Theoretical Physics underpins much of the School's research. Our work encompasses diverse problems, from understanding fundamental features of quantum mechanics to unravelling many-body, topological and statistical effects in both quantum and classical regimes within solids, complex liquids and optics. We have considerable expertise in devising applications of emerging quantum technologies, using high-performance computing and modelling quantum materials and soft matter. We specialise in the following six research areas:
Scientific high performance computing
Electronic structure of novel quantum materials
Investigating novel materials ranging from unconventional superconductors, topological insulators and frustrated magnets, with the aim of understanding the exotic ordering of their constituent spins, charges and orbitals.
High-performance scientific computing
Developing algorithms and efficient codes for solving complex physics problems in diverse areas exploiting state-of-the-art scientific computing resources.
Non-equilibrium many-body physics
Studying non-equilibrium phenomena in many-body systems, ranging from ultra-cold atoms to strongly correlated electron materials, with a focus on understanding the nature of entanglement and correlations in their quantum states.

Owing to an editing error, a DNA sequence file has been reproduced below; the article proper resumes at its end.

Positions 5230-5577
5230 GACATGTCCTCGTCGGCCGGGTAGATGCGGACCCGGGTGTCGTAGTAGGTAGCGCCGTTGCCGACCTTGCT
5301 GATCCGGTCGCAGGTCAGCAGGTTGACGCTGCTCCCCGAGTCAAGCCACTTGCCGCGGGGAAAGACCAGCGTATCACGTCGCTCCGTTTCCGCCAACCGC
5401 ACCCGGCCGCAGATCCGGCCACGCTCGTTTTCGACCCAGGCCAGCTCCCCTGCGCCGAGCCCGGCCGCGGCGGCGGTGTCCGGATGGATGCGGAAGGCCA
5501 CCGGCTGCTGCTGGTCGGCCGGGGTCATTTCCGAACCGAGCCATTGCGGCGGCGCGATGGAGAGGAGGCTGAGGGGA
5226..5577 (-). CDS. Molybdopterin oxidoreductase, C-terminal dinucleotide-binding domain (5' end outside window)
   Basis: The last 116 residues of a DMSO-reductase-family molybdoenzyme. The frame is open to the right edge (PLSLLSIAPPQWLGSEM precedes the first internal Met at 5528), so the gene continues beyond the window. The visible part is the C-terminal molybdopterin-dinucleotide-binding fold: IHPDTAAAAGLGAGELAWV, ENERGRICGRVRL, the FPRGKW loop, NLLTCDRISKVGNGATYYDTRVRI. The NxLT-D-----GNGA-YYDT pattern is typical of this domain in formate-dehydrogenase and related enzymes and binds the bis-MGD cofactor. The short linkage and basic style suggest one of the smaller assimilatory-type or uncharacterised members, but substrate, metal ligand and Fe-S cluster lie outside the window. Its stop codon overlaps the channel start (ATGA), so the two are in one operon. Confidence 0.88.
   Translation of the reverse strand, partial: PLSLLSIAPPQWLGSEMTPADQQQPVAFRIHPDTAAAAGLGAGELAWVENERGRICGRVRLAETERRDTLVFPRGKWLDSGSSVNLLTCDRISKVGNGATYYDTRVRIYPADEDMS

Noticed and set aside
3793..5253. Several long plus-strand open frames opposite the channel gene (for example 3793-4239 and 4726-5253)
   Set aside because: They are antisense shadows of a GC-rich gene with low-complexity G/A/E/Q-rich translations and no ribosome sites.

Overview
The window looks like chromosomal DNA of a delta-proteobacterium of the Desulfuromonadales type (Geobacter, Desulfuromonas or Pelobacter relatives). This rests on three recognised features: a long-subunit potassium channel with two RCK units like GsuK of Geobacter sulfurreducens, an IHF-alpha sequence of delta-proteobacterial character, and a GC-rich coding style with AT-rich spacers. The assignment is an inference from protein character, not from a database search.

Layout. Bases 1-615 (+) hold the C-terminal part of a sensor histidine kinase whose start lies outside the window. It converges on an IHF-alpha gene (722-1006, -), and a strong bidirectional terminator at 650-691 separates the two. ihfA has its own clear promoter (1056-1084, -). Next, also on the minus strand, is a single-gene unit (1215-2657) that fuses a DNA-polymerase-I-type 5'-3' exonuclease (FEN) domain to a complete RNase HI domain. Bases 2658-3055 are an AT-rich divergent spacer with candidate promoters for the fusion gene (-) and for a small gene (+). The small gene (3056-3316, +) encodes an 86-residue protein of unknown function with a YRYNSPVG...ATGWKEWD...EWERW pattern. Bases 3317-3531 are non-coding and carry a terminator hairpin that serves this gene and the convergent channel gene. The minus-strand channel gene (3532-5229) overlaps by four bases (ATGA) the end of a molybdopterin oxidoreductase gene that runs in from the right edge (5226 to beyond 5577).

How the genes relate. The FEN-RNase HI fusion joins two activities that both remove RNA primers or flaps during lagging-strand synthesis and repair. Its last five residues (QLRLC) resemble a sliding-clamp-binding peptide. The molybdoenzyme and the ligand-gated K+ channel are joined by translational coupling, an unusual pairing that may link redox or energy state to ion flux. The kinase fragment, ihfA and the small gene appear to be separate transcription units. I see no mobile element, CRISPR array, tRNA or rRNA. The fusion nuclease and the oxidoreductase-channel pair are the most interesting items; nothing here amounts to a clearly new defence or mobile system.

Quantum information and foundations
Researching fundamental aspects of quantum physics by uncovering seemingly paradoxical new quantum effects that together point to a deeper understanding of its foundations.
Statistical, liquid state and soft matter physics
Developing theories for bulk phases and structure at interfaces for complex fluids such as colloids and knotted macromolecules by applying Monte Carlo methods and abstract topological concepts.
Wave geometry and optical field theory
Focusing on the phenomena lurking between the domains of classical and quantum physics to expose the beautiful unifying mathematical ideas of asymptotics governing the behaviour of light, fluids and atoms.